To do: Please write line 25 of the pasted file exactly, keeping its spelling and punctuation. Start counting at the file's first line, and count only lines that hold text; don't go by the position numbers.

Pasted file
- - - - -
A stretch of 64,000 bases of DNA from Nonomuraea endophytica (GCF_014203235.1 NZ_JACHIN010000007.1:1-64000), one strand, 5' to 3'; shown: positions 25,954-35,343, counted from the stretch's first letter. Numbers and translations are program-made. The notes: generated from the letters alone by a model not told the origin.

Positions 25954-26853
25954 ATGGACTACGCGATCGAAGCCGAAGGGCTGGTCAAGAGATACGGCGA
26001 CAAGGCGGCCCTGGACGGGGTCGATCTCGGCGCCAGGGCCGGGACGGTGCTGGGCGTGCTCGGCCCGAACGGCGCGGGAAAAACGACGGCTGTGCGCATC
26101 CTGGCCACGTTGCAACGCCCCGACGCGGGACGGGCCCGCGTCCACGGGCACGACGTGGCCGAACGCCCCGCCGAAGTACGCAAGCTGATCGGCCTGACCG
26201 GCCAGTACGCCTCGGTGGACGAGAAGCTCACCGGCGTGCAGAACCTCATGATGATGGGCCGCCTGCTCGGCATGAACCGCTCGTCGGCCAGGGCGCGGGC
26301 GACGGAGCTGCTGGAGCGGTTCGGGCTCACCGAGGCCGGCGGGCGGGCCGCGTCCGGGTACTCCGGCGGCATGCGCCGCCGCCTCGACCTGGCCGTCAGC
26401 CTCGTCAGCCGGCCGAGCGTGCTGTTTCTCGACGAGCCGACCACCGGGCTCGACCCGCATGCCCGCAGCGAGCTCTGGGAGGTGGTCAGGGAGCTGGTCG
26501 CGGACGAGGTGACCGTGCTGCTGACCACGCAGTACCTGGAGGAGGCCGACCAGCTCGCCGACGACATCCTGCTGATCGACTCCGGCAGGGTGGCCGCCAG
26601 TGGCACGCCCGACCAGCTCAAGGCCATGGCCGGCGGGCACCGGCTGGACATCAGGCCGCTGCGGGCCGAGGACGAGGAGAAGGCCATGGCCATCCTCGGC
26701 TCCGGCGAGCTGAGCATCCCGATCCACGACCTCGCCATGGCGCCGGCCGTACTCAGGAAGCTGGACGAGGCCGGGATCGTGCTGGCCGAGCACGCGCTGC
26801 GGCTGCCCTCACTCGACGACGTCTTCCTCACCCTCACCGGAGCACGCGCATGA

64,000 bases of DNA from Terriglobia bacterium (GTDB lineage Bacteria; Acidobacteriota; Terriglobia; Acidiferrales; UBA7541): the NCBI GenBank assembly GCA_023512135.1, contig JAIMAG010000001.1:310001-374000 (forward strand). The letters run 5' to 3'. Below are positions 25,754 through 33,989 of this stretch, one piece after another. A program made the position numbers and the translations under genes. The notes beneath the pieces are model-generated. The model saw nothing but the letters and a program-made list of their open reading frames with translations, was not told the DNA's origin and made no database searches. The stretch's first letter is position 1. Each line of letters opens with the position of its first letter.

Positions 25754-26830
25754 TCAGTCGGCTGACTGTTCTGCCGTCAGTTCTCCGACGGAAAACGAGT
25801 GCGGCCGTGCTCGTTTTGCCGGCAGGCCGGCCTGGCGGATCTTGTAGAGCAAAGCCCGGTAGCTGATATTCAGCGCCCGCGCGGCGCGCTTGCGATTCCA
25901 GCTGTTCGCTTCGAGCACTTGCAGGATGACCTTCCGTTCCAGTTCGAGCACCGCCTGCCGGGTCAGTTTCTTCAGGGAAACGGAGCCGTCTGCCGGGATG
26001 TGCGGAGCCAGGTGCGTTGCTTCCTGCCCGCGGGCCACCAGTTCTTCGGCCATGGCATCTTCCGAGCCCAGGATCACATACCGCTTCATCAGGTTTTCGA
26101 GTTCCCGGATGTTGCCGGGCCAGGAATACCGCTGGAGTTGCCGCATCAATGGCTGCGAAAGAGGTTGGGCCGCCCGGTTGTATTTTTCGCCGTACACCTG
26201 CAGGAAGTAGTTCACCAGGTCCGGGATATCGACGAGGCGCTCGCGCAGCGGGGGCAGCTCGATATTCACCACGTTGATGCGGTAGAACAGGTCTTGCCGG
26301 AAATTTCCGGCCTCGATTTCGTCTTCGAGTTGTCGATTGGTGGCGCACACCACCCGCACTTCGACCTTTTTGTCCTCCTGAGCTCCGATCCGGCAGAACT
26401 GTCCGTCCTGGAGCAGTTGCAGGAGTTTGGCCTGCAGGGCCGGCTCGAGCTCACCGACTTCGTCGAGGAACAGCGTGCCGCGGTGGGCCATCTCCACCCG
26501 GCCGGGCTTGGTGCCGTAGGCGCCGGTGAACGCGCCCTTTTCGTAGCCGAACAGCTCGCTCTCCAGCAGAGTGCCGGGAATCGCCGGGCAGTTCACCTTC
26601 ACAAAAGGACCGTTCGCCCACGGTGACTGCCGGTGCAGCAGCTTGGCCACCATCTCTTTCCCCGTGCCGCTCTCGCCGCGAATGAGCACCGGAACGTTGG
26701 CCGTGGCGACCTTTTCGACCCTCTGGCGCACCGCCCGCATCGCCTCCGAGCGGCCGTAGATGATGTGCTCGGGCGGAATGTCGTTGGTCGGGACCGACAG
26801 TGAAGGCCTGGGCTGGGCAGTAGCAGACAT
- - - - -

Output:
26701 CCGTGGCGACCTTTTCGACCCTCTGGCGCACCGCCCGCATCGCCTCCGAGCGGCCGTAGATGATGTGCTCGGGCGGAATGTCGTTGGTCGGGACCGACAG